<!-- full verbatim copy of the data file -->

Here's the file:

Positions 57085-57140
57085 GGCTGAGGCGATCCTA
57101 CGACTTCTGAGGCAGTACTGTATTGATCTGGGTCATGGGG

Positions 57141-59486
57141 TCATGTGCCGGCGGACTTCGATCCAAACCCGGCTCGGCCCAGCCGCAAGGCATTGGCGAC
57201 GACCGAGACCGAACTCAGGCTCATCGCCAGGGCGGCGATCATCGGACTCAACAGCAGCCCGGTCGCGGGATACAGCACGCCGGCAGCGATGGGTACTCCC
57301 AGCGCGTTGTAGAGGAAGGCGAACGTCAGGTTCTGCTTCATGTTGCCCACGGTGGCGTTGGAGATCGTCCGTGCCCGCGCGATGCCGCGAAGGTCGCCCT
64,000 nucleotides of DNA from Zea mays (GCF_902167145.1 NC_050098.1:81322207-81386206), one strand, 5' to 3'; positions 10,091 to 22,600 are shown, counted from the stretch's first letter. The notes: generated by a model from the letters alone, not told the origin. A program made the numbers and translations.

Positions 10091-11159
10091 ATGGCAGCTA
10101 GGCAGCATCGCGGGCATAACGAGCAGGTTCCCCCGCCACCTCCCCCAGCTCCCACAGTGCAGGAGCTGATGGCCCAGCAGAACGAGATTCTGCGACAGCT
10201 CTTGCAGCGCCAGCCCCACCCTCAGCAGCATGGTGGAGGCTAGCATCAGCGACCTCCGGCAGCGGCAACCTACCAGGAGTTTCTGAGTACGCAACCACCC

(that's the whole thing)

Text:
Positions 57085-57140
57085 GGCTGAGGCGATCCTA
57101 CGACTTCTGAGGCAGTACTGTATTGATCTGGGTCATGGGG

Positions 57141-59486
57141 TCATGTGCCGGCGGACTTCGATCCAAACCCGGCTCGGCCCAGCCGCAAGGCATTGGCGAC
57201 GACCGAGACCGAACTCAGGCTCATCGCCAGGGCGGCGATCATCGGACTCAACAGCAGCCCGGTCGCGGGATACAGCACGCCGGCAGCGATGGGTACTCCC
57301 AGCGCGTTGTAGAGGAAGGCGAACGTCAGGTTCTGCTTCATGTTGCCCACGGTGGCGTTGGAGATCGTCCGTGCCCGCGCGATGCCGCGAAGGTCGCCCT
64,000 nucleotides of DNA from Zea mays (GCF_902167145.1 NC_050098.1:81322207-81386206), one strand, 5' to 3'; positions 10,091 to 22,600 are shown, counted from the stretch's first letter. The notes: generated by a model from the letters alone, not told the origin. A program made the numbers and translations.

Positions 10091-11159
10091 ATGGCAGCTA
10101 GGCAGCATCGCGGGCATAACGAGCAGGTTCCCCCGCCACCTCCCCCAGCTCCCACAGTGCAGGAGCTGATGGCCCAGCAGAACGAGATTCTGCGACAGCT
10201 CTTGCAGCGCCAGCCCCACCCTCAGCAGCATGGTGGAGGCTAGCATCAGCGACCTCCGGCAGCGGCAACCTACCAGGAGTTTCTGAGTACGCAACCACCC